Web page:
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Google Self Drive Car at Risk from Hackers

Google Self Drive CarsThe technological innovation now associated with Google, the internet search engine, has gone far beyond just being synonymous with simply ‘Googling it’.

You’ve seen the phenomenon that is Google Street View - arguably one of the most simply ingenious feats the internet has seen, making it now possible to ‘walk’ down thousands of streets in Europe, America and most of Australia. As little as 10 years ago, the concept of finding your own house - and even potentially your own car - immortalized in a sort of global public time capsule might have been laughed at. But it’s developing every day and more and more of our planet is becoming available to explore at the touch of a button. Then there are Google Glasses - the ability to see ‘through the eyes of others’, capturing moving images to a whole new level. Gone are the days when Google was used as a shortcut for typing in your favourite website’s URL.

The next stage; self-driving cars. According to recent press, autonomous vehicles are inevitable and Google have announced that its initial experiments have seen their testers drive over 700,000 miles and watch out for hazards and traffic as well as a human can. However there is talk that these self-drive motors (the prototypes of which have no steering wheel or pedals) are at risk from cyber attack and pose new risks, such as ‘spam jams’. They are the first company to build a car of this type. The car is controlled by a smartphone, on which the destination and pick-up points are set and is powered by an electric motor with a 100 mile range and a limit of 25 miles per hour.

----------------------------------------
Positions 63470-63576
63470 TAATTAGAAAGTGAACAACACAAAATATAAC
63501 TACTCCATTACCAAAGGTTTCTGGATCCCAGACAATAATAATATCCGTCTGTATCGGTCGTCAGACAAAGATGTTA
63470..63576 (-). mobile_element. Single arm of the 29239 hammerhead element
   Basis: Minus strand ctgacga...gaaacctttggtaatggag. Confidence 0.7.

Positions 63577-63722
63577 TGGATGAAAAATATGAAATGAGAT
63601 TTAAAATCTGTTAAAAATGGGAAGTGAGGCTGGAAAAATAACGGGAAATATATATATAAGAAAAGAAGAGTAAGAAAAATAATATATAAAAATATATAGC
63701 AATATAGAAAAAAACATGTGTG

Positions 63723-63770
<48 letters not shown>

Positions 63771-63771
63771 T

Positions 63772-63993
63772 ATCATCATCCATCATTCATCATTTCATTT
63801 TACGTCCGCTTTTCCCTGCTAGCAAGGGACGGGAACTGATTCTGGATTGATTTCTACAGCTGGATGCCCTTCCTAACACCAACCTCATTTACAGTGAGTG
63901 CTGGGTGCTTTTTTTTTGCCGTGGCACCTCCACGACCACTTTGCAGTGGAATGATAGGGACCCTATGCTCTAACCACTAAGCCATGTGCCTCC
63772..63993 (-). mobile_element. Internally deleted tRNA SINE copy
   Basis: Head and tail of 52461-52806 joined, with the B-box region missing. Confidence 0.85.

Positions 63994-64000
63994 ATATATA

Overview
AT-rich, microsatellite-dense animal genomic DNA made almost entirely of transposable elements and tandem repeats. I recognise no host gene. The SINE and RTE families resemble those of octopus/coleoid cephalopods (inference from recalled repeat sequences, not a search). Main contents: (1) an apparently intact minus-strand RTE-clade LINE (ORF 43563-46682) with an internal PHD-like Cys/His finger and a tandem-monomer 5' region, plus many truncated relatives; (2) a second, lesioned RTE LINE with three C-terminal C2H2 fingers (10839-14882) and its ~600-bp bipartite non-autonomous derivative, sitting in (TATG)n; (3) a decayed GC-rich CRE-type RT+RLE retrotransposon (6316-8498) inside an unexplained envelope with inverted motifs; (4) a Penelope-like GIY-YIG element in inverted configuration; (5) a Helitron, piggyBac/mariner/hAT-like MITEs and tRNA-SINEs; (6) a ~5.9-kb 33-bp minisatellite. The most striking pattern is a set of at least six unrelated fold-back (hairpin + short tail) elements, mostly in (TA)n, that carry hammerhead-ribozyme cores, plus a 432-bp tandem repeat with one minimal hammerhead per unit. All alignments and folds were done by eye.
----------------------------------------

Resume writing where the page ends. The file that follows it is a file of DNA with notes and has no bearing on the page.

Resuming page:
The worry is that if these Google cars are run on internet technology which criminals with the know-how can infiltrate, cars that can’t be controlled by humans are susceptible to ‘cyber manipulation’ that passengers can do nothing about. Cyber security firm KPMG is asking for manufacturers to put together pre-emptive safety features to tackle the possible problems before they surface. Possible problems and concerns could include:

  • Hackers manipulating or even hi-jacking the journey path
  • Collisions with other autonomous or ‘normal’ vehicles
  • Lack of control - there is no user interaction, save an emergency stop button
  • The use of a GPS is not always fail-proof and there is a fear of ‘taking a wrong turn’
  • The car is slow and likely to be overly cautious, which could cause problems for other road users

There’s no saying where these self-drive cars will take us beyond what is inputted into the smartphone. However, even though Google stipulate that these kind of cars won’t replace personal cars but rather be more taxi-like, many commentators believe that it is only a matter of decades until the need to change gears and make simple decisions while driving is no longer there.

Motoring News  22/07/2014 16:37:15

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